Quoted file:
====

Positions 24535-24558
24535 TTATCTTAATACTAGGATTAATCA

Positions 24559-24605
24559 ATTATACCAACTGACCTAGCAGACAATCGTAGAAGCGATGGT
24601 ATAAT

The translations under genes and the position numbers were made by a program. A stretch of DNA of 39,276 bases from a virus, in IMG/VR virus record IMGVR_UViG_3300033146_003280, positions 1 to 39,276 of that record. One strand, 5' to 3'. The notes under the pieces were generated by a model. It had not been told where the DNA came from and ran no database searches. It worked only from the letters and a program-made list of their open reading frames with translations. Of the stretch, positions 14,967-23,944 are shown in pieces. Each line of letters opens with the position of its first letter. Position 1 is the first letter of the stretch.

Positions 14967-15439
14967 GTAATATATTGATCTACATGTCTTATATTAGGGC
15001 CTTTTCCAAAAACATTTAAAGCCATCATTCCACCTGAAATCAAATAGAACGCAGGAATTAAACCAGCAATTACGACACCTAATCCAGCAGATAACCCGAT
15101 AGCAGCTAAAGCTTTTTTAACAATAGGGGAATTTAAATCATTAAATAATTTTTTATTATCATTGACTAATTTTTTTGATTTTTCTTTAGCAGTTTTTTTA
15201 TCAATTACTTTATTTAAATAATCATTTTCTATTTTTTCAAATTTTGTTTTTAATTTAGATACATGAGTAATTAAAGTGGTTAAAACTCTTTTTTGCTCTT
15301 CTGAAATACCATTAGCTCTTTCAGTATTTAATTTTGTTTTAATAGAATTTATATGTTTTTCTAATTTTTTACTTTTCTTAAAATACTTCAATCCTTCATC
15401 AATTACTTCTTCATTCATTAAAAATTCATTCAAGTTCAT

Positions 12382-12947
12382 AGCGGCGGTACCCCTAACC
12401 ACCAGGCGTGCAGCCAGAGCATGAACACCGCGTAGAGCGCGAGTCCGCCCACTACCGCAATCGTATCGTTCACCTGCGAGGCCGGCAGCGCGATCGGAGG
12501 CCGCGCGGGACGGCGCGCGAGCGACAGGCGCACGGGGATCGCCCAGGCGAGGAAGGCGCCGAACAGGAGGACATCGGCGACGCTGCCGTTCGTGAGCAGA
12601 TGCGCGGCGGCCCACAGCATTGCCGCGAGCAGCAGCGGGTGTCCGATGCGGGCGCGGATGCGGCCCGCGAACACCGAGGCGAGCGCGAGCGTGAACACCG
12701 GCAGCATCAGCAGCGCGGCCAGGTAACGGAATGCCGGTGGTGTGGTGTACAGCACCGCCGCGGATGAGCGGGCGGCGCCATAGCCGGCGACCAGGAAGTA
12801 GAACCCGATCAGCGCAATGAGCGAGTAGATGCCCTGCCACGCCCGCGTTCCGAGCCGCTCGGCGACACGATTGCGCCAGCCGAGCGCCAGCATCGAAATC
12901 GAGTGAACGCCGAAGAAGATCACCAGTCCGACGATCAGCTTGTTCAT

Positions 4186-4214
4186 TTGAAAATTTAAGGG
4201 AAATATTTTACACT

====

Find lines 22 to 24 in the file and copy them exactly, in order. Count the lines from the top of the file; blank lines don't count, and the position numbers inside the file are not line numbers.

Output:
Positions 4186-4214
4186 TTGAAAATTTAAGGG
4201 AAATATTTTACACT